Category Archives: IoT

Pubinno Chooses Quectel Modules to Develop Smart Tap for Perfect Beer

Pubinno Chooses Quectel Modules to Develop Smart Tap for Perfect Beer

It mostly seemed to be a marketing slogan when a few years ago elites were talking about how IoT can concur in every corner of plant earth as it can basically be embedded in everyTHINGS.Nowadays we are not surprised if even strange THINGS are connected, but beers in pubs could have been the last one we thought of. But pioneers like Pubinno are among those who redefines how a business can operate by pushing into new frontiers.

Mr. Necdet Alpmen, CTO & co-founder at Pubinno said:
“Pubinno is a San Francisco based technology company, developing Smart Beer Taps that serve perfect beer and boost profits.”

“Pubinno’s leading product, Taptronics™, is a plug & play, smart and connected draft beer tap combining robotics, IoT and AI. Taptronics™ delivers rich and smooth foam that produces a wonderful drinking experience.”

He added that:
“As a fast-growing company, Pubinno is working closely with the largest beer brands in the world such as InBev Turkey. Pubinno’s products are being used over 200+ bars and pubs across USA, Germany, Italy, India, Israel, Netherlands, Turkey and more to come. A total of 300.000 glasses are being served monthly through Taptronics™. Quectel was a very natural choice as it offers quality, competitive price and incredible service at once. We also loved Quectel for its commitment and clear yet smooth migration path from 2G toward NB-IoT. Backward compatibility with newer technology; which saves tremendous amount of cost and engineering efforts; is also considered as additional advantage of using Quectel modules.”

Quectel M66 is an ultra-small quad-band GSM/GPRS module using LCC castellation packaging on the market. It has the optimal performance in SMS & Data transmission and audio service even in harsh environment. The ultra-compact 15.8mm × 17.7mm × 2.3mm profile makes it a perfect platform for size sensitive applications.

smart beer tap with Quectel M66“Industrial 4.0 revolution is not a theoretical concept anymore. In fact, related products and services are being widely used in almost all industries and even penetrated into micro retailing, and as seen, food and beverages sector. This is indeed a turning point in human being history,”said Mr. Onur Canıtez, Quectel Regional Sales Director, Turkey & Middle East.

He added that:
“At Quectel, we are overwhelmingly excited to be part of this revolution by offering communication cores thanks to our richest product portfolio in the cellular connectivity market, from 2G and NB-IoT all the way to 5G and beyond.”

Quectel owns a broad portfolio of cellular modules and will showcase the latest LPWA products at booth B.j40 of the upcoming European Utility Week (EUW) during 6-8 November in Vienna.
Soure: IoT Business News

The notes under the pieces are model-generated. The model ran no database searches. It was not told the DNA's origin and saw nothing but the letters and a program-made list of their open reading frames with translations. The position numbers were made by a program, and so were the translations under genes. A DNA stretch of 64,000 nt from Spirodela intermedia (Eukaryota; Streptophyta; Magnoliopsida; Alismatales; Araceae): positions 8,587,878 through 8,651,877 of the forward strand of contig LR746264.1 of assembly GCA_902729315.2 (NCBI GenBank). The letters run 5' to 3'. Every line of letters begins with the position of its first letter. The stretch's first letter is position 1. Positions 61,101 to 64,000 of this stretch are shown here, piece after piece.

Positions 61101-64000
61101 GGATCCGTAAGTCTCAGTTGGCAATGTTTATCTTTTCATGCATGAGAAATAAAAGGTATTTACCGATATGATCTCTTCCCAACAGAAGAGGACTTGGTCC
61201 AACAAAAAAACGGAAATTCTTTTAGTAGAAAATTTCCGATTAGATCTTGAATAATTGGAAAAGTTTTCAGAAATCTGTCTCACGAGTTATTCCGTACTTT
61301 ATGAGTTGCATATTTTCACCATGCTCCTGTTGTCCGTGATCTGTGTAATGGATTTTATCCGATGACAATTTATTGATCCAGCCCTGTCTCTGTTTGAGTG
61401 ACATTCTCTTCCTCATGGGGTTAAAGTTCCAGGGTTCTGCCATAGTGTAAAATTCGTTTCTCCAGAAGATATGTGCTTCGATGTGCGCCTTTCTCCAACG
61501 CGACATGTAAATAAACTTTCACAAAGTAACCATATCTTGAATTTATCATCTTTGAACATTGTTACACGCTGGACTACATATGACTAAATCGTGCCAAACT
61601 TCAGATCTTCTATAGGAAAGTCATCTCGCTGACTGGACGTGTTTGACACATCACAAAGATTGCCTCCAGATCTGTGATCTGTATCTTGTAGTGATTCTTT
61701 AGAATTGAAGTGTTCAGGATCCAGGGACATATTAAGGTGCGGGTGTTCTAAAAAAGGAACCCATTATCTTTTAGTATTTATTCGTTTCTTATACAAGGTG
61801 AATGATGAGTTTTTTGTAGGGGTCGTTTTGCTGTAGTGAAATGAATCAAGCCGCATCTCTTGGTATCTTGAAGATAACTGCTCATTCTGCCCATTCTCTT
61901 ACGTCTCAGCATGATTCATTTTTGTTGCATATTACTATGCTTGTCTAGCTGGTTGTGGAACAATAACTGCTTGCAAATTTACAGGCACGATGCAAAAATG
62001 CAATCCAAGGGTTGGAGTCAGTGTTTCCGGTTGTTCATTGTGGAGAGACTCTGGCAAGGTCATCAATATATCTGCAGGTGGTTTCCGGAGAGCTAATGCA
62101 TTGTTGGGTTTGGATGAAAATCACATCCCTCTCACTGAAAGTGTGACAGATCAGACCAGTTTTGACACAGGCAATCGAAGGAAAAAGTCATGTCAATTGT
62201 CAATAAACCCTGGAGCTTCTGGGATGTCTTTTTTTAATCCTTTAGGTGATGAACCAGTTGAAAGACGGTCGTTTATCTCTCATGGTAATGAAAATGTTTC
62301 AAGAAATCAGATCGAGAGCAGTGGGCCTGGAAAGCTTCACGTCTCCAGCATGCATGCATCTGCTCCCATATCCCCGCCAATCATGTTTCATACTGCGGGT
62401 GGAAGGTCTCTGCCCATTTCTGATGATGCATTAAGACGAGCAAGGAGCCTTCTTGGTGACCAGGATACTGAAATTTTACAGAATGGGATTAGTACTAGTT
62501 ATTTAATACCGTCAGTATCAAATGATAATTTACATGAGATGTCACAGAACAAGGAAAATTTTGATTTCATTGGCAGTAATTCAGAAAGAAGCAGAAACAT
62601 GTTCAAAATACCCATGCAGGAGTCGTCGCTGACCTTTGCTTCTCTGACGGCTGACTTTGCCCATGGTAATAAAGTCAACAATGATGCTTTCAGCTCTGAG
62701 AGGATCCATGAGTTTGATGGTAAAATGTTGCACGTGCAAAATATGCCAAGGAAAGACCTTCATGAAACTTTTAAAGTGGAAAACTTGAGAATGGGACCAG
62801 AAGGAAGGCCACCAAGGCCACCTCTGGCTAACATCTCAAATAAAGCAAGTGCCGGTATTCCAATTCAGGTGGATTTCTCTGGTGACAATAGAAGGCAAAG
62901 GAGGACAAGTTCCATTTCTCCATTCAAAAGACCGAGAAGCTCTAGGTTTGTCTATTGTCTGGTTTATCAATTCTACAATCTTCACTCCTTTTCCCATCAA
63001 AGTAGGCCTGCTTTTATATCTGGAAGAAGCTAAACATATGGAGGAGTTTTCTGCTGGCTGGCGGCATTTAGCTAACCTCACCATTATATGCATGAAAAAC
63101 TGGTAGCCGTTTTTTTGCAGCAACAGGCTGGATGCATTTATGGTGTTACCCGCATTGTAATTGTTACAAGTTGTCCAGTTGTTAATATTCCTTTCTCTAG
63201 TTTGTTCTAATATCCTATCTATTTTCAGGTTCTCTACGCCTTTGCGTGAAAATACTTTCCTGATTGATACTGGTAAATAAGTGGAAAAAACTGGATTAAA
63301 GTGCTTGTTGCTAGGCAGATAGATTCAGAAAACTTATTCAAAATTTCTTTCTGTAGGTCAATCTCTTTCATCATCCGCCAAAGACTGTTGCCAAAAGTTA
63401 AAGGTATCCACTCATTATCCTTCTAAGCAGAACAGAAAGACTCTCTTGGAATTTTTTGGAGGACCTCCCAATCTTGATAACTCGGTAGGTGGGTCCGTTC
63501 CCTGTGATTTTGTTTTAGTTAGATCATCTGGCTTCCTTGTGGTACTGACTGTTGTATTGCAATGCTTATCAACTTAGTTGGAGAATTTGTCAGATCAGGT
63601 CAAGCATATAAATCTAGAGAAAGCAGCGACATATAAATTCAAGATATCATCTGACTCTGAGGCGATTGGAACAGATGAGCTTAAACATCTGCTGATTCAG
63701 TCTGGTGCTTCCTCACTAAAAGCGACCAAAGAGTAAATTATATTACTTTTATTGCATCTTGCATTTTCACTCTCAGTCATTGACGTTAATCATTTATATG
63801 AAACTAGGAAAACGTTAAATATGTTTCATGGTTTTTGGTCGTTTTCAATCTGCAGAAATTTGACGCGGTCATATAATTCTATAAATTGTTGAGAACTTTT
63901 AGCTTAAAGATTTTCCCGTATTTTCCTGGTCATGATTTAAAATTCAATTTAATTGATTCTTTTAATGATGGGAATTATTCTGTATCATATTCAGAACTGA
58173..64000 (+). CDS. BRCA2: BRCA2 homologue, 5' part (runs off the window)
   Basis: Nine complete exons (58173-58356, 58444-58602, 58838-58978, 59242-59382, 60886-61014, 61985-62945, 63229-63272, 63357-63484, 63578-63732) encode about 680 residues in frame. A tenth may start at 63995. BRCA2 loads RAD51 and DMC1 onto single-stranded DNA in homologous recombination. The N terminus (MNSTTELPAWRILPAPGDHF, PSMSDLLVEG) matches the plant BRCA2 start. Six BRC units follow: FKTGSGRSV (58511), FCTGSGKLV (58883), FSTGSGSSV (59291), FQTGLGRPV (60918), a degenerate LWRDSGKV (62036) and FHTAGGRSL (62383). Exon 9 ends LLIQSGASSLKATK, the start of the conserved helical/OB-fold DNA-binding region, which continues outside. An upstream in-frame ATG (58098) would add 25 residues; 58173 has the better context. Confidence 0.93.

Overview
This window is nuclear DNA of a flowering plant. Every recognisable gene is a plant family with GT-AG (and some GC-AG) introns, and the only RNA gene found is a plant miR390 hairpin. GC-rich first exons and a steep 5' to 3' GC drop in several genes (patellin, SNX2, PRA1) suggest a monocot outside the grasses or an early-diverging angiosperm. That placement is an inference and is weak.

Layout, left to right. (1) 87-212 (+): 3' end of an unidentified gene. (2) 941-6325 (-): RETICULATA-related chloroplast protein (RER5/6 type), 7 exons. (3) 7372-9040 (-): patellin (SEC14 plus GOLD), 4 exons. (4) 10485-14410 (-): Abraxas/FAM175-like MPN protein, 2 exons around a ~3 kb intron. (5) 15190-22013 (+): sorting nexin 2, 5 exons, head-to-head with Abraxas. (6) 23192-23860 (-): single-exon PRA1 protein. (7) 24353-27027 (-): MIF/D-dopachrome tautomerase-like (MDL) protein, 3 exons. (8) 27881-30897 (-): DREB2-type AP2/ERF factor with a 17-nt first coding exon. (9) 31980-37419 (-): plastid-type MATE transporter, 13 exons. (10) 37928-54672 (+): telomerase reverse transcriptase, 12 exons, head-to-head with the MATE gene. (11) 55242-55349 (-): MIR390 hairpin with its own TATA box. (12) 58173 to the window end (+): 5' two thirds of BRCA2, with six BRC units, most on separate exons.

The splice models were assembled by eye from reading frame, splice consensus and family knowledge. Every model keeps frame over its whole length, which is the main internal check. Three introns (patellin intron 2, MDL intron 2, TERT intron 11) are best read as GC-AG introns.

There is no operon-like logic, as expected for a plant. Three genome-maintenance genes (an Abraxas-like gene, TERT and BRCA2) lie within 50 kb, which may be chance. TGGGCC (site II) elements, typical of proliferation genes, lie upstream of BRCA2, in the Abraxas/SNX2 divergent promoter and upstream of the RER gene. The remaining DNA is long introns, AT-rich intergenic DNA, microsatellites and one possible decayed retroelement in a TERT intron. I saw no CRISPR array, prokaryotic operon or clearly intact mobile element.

New U-Linc IoT device protocol could transform hotel stays

U-Linc

U-Linc, a new Internet of Things (IoT) device protocol which has been developed at the University of Surrey’s 5G Innovation Centre, could dramatically improve the experience of staying at a hotel.

One of the key challenges with smart home applications and similar smart device implementations, such as those which could be used in hotels, is that users typically need a different app for each type of technology – e.g. lighting, heating, security, etc., and this leads to a disjointed customer experience.

U-Linc,  a next-generation protocol likened to Bluetooth, allows users to access and control numerous IoT devices from different manufacturers via one interface. When users decide to operate an IoT device via U-Linc, a branded interface is created for that device. Device manufacturers retain control over the customisation.

Professor David Sampson, Vice-Provost of Research and Innovation at the University of Surrey, said: “We are proud that U-Linc was developed here at the University of Surrey’s 5G Innovation Centre. U-Linc is indicative of the forward and enterprising thinking that we encourage our researchers to adopt.  We are excited to see how this product develops in the years to come.”

Hotel of the future

U-Linc’s creators believe the protocol could have applications in a number of industries, including hospitality, potentially enabling hotels to offer unique experiences for each guest as well as the ability to better manage guest access to hotel rooms, areas and facilities.

A number of hotel chains are eyeing the opportunities offered by the IoT. Late last year, Hilton announced its Connected Room concept, noting that the ‘mobile-centric hotel room’ idea was based on the fact that hotel guests have limited time in their rooms. The experience should be seamless and they don’t have time to learn a lot of new technology each time they check in.